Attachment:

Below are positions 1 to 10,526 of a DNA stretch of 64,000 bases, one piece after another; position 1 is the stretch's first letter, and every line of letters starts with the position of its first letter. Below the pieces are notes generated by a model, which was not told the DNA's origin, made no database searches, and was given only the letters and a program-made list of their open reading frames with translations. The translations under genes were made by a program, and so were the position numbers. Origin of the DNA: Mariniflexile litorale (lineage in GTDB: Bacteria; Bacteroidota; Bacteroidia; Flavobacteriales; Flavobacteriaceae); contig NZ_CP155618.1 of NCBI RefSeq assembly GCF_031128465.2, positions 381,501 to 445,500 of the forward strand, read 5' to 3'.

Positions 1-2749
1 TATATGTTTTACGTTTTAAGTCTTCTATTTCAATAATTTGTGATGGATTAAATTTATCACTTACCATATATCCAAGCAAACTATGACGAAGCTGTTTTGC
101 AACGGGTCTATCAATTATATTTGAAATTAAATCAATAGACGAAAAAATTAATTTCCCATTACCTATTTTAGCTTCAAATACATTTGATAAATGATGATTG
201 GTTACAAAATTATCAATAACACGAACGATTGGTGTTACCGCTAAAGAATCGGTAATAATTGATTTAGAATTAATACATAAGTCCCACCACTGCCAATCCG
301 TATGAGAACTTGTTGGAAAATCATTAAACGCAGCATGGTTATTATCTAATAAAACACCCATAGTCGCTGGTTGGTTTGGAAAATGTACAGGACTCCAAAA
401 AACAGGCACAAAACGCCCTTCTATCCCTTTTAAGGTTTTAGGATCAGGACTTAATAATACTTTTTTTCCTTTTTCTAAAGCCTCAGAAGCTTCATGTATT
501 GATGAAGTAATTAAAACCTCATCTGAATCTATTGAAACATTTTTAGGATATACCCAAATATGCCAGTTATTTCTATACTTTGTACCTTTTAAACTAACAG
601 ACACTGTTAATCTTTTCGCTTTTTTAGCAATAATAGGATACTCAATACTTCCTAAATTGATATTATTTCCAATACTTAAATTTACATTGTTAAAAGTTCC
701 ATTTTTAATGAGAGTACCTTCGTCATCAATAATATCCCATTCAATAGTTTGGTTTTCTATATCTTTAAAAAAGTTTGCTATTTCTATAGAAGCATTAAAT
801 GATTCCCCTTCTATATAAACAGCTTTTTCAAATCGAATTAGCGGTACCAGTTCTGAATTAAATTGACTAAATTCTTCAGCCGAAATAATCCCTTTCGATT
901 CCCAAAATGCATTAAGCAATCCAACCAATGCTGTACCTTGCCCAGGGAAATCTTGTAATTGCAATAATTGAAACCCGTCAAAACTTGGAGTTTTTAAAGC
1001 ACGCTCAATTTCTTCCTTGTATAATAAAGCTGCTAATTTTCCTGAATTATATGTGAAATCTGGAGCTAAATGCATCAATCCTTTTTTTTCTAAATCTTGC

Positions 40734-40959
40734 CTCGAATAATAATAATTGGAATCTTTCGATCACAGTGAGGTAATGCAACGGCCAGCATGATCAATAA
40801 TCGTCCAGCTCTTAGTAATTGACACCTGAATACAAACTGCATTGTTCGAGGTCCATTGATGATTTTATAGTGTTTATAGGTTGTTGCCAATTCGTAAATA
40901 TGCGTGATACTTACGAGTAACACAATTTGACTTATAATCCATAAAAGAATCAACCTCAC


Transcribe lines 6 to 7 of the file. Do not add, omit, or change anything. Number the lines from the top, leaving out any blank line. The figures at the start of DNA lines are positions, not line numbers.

301 TATGAGAACTTGTTGGAAAATCATTAAACGCAGCATGGTTATTATCTAATAAAACACCCATAGTCGCTGGTTGGTTTGGAAAATGTACAGGACTCCAAAA
401 AACAGGCACAAAACGCCCTTCTATCCCTTTTAAGGTTTTAGGATCAGGACTTAATAATACTTTTTTTCCTTTTTCTAAAGCCTCAGAAGCTTCATGTATT